"I like a party."
Translation:Dw i'n hoffi parti.
That is a local dialect form. There are so many dialect variations, especially of common verbs, that the course has to stick with only a limited number of them in order to be manageable.
Most variations are more in the spoken forms - when writing, most people stick to more standard forms.
I understand your point. Isn't there a difference, though, between (passively) allowing a form and actively teaching it? (The former would be fairly easily manageable, I would have thought.)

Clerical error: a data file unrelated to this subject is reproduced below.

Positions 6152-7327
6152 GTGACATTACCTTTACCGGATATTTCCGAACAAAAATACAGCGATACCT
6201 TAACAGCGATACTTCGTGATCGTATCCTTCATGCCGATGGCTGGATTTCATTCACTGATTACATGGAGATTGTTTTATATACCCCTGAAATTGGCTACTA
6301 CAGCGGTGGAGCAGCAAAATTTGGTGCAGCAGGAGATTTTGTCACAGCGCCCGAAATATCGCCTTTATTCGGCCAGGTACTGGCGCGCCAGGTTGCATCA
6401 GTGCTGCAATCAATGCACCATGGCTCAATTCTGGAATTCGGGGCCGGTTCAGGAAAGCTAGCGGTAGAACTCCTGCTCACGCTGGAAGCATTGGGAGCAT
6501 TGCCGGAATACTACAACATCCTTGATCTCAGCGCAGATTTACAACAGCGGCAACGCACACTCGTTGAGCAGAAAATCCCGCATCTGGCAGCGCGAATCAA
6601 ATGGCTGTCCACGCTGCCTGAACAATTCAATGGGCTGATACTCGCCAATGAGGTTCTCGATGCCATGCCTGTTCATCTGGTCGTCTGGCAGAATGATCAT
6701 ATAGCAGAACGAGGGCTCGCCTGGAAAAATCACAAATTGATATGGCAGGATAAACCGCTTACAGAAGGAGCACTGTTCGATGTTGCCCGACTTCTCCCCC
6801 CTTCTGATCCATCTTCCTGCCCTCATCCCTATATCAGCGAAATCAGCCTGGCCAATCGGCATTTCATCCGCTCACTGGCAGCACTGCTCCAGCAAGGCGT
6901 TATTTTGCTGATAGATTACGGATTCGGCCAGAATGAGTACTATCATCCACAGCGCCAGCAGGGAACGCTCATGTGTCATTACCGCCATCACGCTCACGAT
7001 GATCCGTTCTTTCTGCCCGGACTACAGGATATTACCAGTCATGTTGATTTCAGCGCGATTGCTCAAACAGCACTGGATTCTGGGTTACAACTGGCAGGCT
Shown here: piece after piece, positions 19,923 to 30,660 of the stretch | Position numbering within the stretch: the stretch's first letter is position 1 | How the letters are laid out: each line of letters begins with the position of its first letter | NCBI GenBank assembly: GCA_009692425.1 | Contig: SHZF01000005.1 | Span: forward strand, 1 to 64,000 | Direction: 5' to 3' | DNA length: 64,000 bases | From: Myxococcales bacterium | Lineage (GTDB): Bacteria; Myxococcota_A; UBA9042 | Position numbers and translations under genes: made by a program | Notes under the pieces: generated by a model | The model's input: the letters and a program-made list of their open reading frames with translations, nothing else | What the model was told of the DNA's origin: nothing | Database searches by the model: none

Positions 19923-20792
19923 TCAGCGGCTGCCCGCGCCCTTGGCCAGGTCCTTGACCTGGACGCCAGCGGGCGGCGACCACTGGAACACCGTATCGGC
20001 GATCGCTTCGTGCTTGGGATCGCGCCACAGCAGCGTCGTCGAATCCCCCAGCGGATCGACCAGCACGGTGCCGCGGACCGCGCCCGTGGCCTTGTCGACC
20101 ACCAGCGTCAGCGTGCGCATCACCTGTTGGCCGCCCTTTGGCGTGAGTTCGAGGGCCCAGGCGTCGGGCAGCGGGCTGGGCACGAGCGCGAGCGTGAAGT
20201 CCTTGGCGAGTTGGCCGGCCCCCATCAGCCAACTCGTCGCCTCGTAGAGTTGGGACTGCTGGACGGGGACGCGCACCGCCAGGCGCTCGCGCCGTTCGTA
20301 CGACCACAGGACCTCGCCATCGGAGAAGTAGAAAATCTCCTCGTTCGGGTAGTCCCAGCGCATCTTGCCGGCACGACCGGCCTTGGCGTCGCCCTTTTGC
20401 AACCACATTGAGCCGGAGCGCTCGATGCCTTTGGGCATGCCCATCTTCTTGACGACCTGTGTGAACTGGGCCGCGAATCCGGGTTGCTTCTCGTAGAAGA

I think I'm far from alone in being a learner who mixes and matches widely (SSiW, duolingo, books, attendance at the likes of Sadyrnau Siarad if we're lucky enough to live in Wales, watching S4C, listening to Radio Cymru) -- but one thing that emerges pretty consistently is the advice (to those who live in Wales, at least): learn to understand and recognize the different registers and local variations but aim to be consistent in using just two (one spoken and one more formal/written). In the case of the spoken language, "fitting in" with the language used by those around you is particularly important -- though I might not go quite so far as one (university-based) tutor who regularly used to snap "Wi'n...!") at learners who said "Dw i'n..." !